Radio Address to the Nation on New Year's Day
President Ronald Reagan
January 1, 1983
My fellow Americans:
I've always thought New Year's Day was an especially American tradition, full of the optimism and hope we're famous for in our daily lives—an energy and confidence we call the American spirit.
Perhaps because we know we control our own destiny, we believe deep down inside that working together we can make each new year better than the old.
Although last night was one of parties, today is one of resolutions. Reviewing the old year, we try to decide what we can do better in the new. Most of us are with our families, near the warmth of the hearth, watching the parades with our children and football with our friends. Gathered together, we find strength and renewal.
But this special holiday time is tragically marred for too many of us. You may have spotted the reason on the road last night if you had to drive home: the drunk driver.
Each year, approximately 25,000 lives are lost in alcohol-related automobile accidents. An additional 650,000 are seriously injured. The personal pain and heartache caused by these needless tragedies is immeasurable, and billions of dollars are lost in medical costs, wages, and through hours of missed work. This weekend, while millions of Americans are traveling on our highways and streets and while hundreds of millions more are celebrating with their loved ones, let's take a few minutes to think of ways to protect ourselves and our families from the menace of the drunk and drug-influenced driver.
The first step is to realize that a drunkdriver accident is no accident. The motorist who drinks too much and then drives, who uses drugs and then gets behind the wheel of a ear, is a disaster waiting to happen. Overall, alcohol is now involved in up to 55 percent of all fatal highway crashes and is a contributing factor in more than 2 million motor vehicle accidents each year. The drunk driver has turned his car into a weapon—a weapon that threatens the lives and safety of the innocent.
Fortunately, there's a brighter side. Today we have one of our best opportunities in years to tackle this tragic problem. Public awareness has never been higher. Citizens groups, local officials, legislators, judges, police officers—people from all over the country are saying, "Enough is enough. Let's get these killers off our roads and get them off now."
Last April, I appointed a Presidential Commission on Drunk Driving to explore the problem more fully and to work with State and local governments to develop effective programs. Their interim report has already come in and has some useful findings. For example, we've found that people who've had too much to drink are less likely to drive when they know they have a good chance of being caught. The potential drunk driver who understands that prosecution is certain and the penalty swift will be less likely to insist on driving home.
For this deterrent to work, however, State and local law enforcement officials must make it clear that they mean business. Programs are already springing up in some States with good results. In areas where police have made drunk drivers a prime target, traffic deaths have begun to decline. For example, in Maine, alcohol-related crashes have dropped 41 percent since that State's drunk driving program was strengthened. The highway death rate there is the lowest since they started keeping records. Maryland has also intensified its program, and highway deaths there are at a 19-year low.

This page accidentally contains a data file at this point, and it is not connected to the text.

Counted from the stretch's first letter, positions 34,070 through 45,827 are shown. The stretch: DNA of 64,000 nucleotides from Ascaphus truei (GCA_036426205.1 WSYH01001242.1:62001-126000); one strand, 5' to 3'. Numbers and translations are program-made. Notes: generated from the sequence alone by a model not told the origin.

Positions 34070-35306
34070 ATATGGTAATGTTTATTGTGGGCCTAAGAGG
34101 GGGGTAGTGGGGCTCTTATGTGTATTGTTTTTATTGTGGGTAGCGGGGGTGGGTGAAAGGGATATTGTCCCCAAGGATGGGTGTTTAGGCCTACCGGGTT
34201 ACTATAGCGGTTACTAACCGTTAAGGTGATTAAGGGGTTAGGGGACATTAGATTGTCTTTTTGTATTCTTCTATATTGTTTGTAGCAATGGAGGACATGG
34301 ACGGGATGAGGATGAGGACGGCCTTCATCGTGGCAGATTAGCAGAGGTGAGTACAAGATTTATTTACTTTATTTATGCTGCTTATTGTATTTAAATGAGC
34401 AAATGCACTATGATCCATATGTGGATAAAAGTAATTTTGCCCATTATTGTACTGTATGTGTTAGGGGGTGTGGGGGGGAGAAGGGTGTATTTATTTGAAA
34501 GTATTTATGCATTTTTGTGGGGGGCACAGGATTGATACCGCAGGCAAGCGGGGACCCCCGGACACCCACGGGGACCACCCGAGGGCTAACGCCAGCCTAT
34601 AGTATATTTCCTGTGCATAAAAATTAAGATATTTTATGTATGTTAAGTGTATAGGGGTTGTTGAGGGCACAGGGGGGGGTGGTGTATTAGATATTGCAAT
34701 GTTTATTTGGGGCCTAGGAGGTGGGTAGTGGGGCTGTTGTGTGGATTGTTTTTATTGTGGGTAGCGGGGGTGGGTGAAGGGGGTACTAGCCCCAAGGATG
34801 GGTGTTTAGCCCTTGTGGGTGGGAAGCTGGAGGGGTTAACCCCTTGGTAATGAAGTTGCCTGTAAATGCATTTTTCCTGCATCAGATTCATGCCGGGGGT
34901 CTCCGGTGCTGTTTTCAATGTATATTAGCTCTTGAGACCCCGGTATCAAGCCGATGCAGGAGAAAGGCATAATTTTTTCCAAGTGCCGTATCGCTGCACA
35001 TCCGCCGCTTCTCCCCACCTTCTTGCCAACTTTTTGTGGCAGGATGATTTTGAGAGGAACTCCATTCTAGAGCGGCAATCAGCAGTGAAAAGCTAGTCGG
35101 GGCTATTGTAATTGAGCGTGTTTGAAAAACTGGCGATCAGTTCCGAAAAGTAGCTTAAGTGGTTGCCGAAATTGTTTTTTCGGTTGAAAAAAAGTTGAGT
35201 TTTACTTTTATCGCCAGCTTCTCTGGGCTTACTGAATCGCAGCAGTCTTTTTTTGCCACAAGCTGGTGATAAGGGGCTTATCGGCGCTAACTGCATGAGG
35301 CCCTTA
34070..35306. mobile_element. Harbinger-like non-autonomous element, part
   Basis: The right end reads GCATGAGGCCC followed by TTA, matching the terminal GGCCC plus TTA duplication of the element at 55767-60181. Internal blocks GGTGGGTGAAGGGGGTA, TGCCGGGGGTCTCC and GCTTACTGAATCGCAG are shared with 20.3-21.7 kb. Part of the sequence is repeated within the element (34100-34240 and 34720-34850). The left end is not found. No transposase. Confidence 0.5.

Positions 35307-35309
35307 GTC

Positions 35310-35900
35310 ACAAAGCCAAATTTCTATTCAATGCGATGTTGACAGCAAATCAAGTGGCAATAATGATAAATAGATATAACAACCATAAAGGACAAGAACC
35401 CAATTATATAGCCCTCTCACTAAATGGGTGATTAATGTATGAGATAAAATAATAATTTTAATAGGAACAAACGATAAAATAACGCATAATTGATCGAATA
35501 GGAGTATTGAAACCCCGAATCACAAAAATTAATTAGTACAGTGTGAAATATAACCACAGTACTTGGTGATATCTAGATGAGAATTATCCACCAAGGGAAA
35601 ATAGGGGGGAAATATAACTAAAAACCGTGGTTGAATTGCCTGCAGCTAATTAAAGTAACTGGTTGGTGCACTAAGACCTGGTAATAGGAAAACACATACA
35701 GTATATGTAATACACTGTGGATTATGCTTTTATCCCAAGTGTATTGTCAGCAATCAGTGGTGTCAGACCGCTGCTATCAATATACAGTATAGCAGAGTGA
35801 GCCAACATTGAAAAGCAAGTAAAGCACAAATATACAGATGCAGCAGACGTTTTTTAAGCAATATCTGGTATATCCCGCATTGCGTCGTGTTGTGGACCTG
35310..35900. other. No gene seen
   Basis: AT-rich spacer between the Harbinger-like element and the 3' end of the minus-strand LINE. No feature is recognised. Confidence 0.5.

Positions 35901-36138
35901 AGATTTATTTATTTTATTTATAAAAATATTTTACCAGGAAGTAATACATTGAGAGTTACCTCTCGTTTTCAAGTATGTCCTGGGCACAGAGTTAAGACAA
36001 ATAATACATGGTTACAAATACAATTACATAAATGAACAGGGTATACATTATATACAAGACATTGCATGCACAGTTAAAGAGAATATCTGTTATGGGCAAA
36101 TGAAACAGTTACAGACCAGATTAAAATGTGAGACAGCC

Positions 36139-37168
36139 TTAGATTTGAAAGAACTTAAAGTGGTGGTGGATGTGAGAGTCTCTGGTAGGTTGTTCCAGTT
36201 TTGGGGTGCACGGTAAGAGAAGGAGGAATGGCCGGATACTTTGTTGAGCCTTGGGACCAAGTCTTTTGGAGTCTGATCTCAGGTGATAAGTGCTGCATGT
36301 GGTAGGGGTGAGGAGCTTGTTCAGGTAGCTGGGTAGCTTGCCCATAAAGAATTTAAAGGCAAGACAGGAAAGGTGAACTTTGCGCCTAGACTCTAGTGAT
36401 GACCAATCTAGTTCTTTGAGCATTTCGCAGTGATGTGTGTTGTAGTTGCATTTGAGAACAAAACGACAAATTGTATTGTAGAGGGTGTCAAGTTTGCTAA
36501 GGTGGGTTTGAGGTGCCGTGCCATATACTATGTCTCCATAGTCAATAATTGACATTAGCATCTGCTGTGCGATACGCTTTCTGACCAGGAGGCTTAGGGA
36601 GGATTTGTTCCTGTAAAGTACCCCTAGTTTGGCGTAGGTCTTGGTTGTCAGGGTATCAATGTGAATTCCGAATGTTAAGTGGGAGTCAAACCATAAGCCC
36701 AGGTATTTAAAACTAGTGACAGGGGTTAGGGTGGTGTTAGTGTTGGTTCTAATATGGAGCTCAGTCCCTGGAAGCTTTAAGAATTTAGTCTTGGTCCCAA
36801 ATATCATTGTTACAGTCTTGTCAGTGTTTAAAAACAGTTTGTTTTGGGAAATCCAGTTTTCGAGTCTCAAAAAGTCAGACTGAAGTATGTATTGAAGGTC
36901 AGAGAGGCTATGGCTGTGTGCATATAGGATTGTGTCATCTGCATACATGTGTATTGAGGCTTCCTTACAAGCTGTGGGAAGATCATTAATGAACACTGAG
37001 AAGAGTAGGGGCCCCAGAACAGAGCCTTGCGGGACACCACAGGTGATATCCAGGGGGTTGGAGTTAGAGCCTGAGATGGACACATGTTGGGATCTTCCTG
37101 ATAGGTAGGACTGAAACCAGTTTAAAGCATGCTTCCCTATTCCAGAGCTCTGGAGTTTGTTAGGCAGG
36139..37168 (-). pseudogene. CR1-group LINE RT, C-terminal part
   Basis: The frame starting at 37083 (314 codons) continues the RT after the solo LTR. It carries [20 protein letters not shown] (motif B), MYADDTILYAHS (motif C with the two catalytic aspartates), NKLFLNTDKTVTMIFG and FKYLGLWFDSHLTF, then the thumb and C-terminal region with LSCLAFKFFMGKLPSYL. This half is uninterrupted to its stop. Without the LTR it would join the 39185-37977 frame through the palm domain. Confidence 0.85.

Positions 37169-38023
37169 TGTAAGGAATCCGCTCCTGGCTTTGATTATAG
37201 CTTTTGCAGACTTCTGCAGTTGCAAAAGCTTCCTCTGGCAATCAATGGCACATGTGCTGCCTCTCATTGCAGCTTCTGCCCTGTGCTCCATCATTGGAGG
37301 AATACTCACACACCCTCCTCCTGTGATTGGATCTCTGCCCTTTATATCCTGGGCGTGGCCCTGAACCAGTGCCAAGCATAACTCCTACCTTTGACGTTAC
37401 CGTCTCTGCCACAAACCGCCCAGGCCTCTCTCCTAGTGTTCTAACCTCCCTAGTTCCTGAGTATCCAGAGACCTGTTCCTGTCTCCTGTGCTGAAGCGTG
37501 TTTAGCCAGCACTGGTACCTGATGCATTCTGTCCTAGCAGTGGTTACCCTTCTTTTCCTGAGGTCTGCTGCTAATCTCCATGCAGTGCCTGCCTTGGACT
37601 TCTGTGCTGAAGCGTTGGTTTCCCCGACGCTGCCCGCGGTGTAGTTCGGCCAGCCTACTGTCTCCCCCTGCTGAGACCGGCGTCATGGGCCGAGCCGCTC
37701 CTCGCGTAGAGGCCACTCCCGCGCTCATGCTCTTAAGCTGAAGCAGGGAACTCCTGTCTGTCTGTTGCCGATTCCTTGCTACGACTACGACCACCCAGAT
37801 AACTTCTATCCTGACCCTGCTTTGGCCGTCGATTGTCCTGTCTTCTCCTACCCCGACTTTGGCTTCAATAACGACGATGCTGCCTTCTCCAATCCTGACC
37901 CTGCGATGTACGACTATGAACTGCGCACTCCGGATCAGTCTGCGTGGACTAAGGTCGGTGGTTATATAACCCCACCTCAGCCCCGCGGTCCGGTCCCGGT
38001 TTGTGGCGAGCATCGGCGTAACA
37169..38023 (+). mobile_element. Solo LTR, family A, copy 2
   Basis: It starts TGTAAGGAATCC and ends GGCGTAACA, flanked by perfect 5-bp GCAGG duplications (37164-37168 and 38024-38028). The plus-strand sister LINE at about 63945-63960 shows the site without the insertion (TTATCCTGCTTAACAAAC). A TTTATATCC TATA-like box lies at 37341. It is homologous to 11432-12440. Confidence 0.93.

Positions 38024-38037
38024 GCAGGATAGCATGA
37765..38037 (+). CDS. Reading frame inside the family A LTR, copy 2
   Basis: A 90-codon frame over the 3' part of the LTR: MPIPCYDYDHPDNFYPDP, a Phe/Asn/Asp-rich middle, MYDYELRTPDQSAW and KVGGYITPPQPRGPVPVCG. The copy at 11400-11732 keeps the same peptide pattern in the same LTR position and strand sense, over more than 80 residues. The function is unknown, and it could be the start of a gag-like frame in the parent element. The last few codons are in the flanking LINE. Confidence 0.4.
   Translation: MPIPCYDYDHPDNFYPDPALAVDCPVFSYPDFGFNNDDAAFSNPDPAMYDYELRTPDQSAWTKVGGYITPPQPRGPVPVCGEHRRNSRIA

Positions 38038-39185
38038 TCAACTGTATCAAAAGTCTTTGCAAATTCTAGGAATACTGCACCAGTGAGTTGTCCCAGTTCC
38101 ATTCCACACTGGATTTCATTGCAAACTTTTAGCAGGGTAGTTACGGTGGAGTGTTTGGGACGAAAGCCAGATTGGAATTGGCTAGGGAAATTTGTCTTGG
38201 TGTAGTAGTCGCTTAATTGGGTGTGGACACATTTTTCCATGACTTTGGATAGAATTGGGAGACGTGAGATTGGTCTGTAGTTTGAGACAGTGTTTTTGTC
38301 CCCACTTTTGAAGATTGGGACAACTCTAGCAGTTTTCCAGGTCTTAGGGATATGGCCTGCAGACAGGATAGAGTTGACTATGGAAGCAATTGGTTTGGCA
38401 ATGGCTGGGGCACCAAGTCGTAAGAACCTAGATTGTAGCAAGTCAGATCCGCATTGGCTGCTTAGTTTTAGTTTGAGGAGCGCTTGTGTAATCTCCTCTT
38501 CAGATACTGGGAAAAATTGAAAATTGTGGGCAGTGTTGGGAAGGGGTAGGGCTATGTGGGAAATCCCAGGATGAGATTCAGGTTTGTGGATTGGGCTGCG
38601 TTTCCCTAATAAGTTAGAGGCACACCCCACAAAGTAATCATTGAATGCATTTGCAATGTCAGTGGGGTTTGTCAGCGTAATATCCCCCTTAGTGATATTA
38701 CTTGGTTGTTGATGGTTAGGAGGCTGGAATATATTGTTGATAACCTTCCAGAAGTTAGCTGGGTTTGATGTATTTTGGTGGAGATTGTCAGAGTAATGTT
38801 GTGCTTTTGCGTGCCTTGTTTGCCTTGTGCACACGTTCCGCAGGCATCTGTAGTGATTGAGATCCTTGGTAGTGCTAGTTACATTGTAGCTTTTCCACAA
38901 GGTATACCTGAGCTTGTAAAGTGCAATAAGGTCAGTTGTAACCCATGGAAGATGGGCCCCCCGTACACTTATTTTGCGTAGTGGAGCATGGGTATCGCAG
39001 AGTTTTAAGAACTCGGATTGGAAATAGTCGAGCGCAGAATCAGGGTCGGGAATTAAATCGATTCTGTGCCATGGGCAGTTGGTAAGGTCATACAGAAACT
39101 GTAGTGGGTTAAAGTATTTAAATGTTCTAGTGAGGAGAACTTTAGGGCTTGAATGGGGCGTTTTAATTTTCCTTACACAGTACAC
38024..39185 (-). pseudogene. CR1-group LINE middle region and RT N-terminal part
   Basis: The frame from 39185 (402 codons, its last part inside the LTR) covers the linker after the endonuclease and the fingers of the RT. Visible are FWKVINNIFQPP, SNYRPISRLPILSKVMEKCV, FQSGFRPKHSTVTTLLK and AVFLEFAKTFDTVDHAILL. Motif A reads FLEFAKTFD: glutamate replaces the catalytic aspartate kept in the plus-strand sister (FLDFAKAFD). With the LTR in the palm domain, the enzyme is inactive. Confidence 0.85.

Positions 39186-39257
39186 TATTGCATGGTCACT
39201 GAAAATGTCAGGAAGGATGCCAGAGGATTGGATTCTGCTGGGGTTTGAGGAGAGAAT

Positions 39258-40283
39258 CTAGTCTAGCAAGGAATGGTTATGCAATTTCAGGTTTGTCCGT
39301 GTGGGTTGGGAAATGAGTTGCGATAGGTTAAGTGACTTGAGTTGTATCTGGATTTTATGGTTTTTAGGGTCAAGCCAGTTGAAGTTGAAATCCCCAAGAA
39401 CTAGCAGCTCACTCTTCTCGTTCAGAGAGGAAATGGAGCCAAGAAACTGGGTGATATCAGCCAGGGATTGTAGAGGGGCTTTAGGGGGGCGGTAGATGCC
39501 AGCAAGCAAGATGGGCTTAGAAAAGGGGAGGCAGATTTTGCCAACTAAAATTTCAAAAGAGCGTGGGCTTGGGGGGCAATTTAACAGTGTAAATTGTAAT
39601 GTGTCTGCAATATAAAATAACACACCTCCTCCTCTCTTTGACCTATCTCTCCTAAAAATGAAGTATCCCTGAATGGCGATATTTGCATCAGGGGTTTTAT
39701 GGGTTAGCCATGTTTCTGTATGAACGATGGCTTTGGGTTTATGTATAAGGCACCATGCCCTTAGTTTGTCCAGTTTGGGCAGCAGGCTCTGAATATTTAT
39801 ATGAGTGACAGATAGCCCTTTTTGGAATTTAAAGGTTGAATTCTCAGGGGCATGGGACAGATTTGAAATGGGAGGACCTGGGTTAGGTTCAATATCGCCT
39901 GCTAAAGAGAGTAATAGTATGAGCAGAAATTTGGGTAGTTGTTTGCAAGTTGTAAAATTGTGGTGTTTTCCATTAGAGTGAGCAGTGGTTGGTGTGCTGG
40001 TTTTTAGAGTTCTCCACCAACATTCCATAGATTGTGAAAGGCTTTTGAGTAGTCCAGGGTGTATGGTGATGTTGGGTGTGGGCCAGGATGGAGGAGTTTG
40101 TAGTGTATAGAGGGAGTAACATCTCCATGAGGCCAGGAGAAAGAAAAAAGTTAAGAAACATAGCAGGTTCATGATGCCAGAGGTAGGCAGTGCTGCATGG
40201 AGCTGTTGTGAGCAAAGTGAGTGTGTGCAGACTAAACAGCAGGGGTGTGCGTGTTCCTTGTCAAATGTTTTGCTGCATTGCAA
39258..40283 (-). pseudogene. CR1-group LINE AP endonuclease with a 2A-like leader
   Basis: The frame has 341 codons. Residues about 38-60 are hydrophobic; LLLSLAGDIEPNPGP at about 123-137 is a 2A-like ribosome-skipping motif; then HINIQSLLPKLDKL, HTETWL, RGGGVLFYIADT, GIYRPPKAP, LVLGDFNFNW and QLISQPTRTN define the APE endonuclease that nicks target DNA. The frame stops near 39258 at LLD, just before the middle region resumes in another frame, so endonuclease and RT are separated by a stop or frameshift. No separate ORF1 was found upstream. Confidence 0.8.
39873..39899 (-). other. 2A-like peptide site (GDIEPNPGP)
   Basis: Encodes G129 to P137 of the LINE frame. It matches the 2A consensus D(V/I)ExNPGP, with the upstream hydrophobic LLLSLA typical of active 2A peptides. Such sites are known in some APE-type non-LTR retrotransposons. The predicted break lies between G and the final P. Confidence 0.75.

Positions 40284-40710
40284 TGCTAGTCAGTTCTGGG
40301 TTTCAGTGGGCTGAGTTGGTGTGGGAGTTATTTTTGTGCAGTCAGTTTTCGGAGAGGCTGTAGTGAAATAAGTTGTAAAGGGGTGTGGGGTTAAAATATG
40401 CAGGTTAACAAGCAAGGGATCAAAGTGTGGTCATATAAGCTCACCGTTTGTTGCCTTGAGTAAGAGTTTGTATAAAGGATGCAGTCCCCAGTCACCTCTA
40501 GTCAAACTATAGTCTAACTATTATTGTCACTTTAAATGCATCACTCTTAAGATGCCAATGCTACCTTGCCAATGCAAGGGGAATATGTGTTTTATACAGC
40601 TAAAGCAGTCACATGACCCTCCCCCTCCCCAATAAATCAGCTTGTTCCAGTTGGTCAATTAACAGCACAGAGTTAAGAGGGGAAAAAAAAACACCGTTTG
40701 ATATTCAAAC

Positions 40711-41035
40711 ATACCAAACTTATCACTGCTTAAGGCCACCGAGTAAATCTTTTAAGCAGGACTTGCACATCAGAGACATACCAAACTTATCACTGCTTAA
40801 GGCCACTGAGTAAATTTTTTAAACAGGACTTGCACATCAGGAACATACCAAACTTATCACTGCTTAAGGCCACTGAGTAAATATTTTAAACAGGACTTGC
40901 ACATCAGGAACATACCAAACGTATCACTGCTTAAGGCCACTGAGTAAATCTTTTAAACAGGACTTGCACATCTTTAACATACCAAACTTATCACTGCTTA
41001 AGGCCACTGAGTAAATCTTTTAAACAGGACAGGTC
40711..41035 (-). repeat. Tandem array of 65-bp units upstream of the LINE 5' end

Since 1980, 11 States have raised the legal drinking age and many other communities, counties, and States have strengthened their laws, some requiring mandatory jail sentences for first offenders. In New York, for example, the fines and fees levied on those arrested are directed to local alcohol programs. In many areas, citizen groups are assisting State and local task forces, providing legislative support, and participating in court monitoring and victim assistance. Of course, until we change our attitudes and our laws, our best protection is still to buckle our safety belts.
There's much to be done if we're to rid ourselves of this scourge on our roads, and there's a continuing need for private initiative. We must each make it our personal responsibility. If we band together, we can change the laws that will help make the difference. If we insist long enough and loudly enough, we can save lives. So, I thought it appropriate to start the ball rolling on this, the first day of the new year.
Today, we're taking a break from the concerns and the bustle of the work-a-day world. But we're also making a new beginning. As we gather around our dining room tables for the midday meal, let us thank God for life and the blessings He's put before us. High among them are our families, our freedom, and the opportunities of a new year.
Let us renew our faith that as free men and women we still have the power to better our lives, and let us resolve to face the challenges of the new year holding that conviction firmly in our hearts. That, after all, is our greatest strength and our greatest gift as Americans.
So, till next week, thanks for listening, happy new year, and God bless you.
Note: The President's remarks were recorded on December 23 in the Cabinet Room at the White House for broadcast on January 1.
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